s the things that occurred by change that gave Brun his discoveries. He was a cosmopolitan of a multitude of acquaintances, no friends, no occupation, an enthusiasm only for cynical and pessimistic observation, invaluable as a commentator, useless as a human being.
When, as was now the case, some chance meeting had assisted his theories his neat little body shone like a celluloid ball. If, having made his discovery, he might also have his audience to whom he might declare it, then his very fingers quivered with the excitement of it. His hands, white and thin and tapering, waved now. His eyes were on fire. As they walked up Bond Street one might have imagined air-bladders at his armpits, Mercury's wings at his heels. The quiet evening air was charged with him.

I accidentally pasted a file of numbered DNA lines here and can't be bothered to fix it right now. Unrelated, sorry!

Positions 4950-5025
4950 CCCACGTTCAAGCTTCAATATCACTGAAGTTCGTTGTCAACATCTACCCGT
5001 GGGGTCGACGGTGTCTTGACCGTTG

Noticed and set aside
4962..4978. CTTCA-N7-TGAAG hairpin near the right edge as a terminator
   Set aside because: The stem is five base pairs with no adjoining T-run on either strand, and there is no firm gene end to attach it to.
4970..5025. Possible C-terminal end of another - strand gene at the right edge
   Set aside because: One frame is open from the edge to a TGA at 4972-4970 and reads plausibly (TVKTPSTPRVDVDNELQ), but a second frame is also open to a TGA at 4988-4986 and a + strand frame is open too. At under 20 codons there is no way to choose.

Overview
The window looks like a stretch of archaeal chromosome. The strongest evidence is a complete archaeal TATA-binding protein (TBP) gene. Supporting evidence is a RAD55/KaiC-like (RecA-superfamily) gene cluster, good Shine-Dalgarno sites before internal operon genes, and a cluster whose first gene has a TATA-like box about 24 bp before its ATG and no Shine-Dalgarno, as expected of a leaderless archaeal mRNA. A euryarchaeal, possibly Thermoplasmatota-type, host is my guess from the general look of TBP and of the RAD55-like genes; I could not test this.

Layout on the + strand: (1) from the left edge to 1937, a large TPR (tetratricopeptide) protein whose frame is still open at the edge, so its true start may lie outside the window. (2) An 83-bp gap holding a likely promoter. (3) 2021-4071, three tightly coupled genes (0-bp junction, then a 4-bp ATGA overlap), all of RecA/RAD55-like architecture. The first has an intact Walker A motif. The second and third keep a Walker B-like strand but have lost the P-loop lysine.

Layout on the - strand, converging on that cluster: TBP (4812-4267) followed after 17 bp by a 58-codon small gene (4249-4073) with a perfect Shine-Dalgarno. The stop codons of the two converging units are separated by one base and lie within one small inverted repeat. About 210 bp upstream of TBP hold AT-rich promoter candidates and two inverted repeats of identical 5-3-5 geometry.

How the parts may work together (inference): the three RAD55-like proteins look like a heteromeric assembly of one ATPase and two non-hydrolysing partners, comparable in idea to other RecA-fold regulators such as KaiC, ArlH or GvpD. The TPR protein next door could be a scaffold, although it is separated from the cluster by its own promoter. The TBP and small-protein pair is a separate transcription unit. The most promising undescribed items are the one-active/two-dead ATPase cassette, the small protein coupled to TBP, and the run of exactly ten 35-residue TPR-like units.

"Well," said Arkwright, smiling and looking down at his companion. "Who are they all?"
"Lady Adela Beaminster, Rachel Beaminster, Christopher----"
"Dr. Christopher, the Harley Street man. He's the Duchess